For the remainder of the year, D’Angelo embarked on a world tour to promote Voodoo. But musically, he was popping up everywhere. He made a guest appearance on Slum Village's Fantastic, Vol. 2 and Common’s Like Water For Chocolate. D'Angelo was originally on “Geto Heaven Part Two,” which would later be a single for Common. But on later pressings of the album (and in the video), Macy Gray sings D's part. The version with D’Angelo was heard for those who bought the album when it originally was released.

2001: D'Angelo Releases First Post-"Voodoo" Song

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2002: D'Angelo Makes an Appearance on Raphael Saadiq's Debut

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In 2002, D’Angelo guested on Instant Vintage, the debut solo album from his frequent collaborator, Raphael Saadiq. Already a rare sight in the public eye by this point, D'Angelo strumming a guitar and singing in the video “Be Here” was special.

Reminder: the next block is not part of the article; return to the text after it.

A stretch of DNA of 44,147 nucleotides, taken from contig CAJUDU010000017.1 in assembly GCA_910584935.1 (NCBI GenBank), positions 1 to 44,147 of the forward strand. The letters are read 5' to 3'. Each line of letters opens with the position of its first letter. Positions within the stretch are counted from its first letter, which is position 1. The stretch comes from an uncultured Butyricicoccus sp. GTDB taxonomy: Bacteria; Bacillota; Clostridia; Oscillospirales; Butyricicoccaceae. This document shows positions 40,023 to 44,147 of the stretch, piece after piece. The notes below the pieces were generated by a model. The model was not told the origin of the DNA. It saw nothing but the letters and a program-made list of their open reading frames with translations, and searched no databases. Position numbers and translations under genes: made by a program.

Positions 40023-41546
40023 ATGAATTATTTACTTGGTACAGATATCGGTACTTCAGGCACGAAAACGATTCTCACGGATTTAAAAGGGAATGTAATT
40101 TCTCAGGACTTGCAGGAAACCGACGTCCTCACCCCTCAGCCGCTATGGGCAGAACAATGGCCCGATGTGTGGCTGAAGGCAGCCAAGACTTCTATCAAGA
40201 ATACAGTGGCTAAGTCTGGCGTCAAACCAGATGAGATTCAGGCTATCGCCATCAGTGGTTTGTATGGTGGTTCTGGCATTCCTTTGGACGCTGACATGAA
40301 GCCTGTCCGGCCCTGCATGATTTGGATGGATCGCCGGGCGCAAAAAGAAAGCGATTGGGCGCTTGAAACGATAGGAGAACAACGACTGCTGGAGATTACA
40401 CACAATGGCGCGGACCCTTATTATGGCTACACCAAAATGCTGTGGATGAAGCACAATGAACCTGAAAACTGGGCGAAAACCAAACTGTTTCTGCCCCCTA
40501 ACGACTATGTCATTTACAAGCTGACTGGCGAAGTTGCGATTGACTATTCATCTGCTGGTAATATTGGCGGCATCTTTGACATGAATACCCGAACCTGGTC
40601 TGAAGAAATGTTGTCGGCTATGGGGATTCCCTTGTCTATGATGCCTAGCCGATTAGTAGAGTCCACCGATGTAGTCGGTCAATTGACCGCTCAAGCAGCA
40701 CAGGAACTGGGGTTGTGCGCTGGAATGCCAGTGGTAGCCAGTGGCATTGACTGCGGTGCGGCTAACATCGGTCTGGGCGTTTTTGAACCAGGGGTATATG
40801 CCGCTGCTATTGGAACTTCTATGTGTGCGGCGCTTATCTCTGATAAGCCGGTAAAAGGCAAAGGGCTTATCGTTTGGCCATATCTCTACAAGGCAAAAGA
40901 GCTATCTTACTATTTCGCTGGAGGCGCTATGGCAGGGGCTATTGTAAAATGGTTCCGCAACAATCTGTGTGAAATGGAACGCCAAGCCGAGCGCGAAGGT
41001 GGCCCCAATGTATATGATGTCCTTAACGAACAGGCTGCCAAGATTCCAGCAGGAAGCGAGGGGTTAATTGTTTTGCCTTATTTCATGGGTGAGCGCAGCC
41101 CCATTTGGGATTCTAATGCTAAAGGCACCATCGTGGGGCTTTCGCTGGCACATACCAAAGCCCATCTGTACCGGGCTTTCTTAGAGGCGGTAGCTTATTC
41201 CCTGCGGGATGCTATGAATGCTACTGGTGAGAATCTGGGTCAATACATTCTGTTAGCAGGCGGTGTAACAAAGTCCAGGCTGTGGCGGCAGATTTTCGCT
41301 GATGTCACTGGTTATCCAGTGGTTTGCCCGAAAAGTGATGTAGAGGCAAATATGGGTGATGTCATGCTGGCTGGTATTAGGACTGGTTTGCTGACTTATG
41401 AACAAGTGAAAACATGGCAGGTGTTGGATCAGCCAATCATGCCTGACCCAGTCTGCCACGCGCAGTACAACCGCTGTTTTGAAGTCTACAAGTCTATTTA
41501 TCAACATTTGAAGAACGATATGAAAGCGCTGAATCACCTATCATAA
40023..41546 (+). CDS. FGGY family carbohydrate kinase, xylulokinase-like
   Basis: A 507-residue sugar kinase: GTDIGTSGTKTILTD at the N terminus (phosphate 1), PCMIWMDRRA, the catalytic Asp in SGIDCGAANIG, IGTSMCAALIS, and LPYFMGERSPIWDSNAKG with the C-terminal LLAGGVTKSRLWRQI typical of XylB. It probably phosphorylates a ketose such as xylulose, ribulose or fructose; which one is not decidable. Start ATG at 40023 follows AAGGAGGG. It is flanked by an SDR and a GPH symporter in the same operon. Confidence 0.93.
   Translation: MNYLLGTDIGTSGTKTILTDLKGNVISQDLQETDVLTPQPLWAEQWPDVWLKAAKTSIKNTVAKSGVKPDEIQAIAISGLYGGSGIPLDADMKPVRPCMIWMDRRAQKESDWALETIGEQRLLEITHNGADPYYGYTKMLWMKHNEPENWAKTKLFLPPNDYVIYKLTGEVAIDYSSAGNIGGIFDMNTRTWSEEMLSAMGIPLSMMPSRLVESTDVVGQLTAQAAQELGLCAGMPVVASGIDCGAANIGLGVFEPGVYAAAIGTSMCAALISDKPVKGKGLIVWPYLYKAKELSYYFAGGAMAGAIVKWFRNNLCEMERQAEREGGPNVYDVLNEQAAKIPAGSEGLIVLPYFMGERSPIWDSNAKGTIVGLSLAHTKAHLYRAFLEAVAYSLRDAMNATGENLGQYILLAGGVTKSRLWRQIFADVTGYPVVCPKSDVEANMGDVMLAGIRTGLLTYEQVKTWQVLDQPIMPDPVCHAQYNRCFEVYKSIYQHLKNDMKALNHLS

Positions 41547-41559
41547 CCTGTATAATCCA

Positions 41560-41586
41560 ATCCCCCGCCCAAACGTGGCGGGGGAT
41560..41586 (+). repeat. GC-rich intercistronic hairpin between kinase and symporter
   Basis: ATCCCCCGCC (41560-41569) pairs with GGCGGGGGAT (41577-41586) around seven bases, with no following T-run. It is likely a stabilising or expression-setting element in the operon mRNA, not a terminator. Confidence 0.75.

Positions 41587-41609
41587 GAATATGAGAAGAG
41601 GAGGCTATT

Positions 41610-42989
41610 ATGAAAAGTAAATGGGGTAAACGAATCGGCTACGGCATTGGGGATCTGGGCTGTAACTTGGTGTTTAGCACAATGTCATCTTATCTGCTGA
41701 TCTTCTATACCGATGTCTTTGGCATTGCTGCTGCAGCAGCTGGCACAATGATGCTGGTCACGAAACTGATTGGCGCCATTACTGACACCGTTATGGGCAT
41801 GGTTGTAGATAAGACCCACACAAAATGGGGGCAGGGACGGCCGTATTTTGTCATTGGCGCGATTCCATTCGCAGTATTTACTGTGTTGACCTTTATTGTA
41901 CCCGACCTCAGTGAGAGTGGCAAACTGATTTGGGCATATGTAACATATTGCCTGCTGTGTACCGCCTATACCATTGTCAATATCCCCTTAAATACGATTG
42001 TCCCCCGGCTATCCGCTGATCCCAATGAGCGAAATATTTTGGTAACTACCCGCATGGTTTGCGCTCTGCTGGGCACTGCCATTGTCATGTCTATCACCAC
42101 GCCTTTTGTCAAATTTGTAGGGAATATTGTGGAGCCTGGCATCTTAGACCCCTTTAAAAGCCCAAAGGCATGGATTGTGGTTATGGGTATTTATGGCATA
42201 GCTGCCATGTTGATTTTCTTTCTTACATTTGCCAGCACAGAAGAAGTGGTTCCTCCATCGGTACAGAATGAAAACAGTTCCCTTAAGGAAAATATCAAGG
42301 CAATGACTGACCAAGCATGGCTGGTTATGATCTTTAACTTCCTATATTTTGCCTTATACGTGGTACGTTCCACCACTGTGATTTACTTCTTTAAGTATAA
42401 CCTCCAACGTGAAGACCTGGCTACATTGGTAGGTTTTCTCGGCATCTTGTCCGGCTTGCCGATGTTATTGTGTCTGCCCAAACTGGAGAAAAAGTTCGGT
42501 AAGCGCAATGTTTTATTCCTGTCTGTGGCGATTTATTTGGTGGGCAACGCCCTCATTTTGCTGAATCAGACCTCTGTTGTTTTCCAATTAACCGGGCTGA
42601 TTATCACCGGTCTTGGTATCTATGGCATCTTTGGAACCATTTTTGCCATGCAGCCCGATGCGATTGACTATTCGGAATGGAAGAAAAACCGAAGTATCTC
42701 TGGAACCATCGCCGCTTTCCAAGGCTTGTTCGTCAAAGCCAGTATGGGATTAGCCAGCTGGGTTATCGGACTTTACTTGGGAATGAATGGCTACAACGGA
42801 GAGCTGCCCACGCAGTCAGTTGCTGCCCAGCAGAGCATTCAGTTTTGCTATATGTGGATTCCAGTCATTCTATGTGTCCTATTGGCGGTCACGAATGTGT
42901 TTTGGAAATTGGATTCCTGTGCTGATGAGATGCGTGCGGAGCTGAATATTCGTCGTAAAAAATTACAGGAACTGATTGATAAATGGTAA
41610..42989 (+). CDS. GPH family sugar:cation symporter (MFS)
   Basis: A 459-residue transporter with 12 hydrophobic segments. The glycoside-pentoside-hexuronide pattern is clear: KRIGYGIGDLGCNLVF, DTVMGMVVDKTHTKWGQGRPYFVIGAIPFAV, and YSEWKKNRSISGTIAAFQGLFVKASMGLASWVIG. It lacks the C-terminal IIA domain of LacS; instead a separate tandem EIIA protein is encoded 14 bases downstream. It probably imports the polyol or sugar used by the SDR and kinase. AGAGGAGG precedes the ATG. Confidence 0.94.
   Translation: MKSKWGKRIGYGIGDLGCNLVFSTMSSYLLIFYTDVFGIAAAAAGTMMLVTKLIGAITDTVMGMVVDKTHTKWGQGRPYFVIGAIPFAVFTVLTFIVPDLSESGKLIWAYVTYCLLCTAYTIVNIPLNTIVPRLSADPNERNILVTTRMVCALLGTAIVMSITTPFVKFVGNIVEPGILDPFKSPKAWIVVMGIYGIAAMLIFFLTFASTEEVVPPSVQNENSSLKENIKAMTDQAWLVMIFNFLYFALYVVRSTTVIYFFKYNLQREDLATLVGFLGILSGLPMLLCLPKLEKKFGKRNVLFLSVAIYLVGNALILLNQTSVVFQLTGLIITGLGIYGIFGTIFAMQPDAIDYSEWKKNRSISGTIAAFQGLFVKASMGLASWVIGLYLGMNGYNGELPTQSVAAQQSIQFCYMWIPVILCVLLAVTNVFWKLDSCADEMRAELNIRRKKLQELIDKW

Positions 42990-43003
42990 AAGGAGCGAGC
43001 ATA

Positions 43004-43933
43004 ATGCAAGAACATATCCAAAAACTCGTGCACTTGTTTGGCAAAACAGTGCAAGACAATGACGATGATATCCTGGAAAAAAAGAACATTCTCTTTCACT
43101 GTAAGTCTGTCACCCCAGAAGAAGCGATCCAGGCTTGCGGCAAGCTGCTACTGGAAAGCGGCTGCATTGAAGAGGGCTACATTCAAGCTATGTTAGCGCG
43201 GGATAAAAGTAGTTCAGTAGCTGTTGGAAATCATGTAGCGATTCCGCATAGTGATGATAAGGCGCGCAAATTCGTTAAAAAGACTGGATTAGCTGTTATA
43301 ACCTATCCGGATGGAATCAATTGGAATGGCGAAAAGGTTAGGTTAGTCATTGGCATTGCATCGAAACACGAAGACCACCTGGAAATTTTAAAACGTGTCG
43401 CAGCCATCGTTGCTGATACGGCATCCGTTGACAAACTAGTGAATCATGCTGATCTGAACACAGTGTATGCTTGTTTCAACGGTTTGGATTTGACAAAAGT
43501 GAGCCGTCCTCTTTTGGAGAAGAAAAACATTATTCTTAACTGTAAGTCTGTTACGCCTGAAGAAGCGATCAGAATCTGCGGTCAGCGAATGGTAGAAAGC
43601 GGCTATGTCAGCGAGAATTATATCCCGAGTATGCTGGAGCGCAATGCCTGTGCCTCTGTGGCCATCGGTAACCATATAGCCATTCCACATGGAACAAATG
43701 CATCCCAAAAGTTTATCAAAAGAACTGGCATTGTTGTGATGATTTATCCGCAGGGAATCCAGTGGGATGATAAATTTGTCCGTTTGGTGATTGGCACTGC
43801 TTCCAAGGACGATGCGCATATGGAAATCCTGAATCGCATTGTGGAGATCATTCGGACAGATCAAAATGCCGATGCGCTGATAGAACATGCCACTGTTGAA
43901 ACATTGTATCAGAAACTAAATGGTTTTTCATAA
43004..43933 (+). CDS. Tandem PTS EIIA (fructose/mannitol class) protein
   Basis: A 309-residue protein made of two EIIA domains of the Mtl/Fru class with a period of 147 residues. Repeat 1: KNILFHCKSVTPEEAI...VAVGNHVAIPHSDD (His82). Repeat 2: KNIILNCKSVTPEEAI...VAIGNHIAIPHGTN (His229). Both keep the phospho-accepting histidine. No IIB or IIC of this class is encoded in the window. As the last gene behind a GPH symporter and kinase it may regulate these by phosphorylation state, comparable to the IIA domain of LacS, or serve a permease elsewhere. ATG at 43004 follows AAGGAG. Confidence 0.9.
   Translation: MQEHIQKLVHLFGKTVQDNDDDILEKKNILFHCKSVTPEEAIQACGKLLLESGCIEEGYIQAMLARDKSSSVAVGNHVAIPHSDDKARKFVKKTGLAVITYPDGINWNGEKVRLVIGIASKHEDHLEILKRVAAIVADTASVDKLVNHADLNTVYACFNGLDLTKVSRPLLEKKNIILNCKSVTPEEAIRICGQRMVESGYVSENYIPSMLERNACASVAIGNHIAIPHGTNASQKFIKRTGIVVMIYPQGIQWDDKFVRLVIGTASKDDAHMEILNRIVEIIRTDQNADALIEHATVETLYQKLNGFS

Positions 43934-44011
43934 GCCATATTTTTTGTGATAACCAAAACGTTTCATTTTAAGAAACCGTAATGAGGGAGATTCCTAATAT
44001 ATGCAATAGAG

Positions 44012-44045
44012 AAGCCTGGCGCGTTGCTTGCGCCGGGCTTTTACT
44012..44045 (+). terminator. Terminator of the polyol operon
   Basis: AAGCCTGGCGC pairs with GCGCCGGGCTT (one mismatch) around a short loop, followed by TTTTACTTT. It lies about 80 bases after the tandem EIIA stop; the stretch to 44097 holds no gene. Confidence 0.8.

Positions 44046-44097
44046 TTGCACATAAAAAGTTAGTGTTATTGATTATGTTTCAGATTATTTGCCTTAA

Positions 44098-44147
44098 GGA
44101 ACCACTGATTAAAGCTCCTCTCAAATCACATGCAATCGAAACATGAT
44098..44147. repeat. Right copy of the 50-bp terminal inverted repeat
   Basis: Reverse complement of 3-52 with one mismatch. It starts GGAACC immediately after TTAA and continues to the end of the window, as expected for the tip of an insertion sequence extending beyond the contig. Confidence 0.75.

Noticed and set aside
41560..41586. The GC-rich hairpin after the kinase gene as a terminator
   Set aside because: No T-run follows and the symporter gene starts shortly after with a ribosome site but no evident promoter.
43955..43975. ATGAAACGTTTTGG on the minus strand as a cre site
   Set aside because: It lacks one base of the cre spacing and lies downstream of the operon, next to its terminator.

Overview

Another guest appearance surfaced on the compilation album, Red Hot + Riot: The Music and Spirit of Fela Kuti, in the form of “Water Got No Enemy,” which featured Macy Gray and Femi Kuti.

On November 20, 2002, D’Angelo was arrested in his home state of Virginia. He was charged with assault, disorderly conduct, and other misdemeanors, according to The Smoking Gun.

2003- 2005: D'Angelo Is in an Accident

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In 2003, D’Angelo guested on yet another recording, this time Roy Hargrove’s funk/jazz group the RH Factor. For Hard Groove, he sang on a rendition of Funkadelic's “I’ll Stay.” He sings from the gut, and it's smoldering and haunting.

View this video on YouTube

That same year, Raphael Saadiq released a live album, All Hits at the House of Blues. The last track on the two-disc album is a live rendition of “Be Here."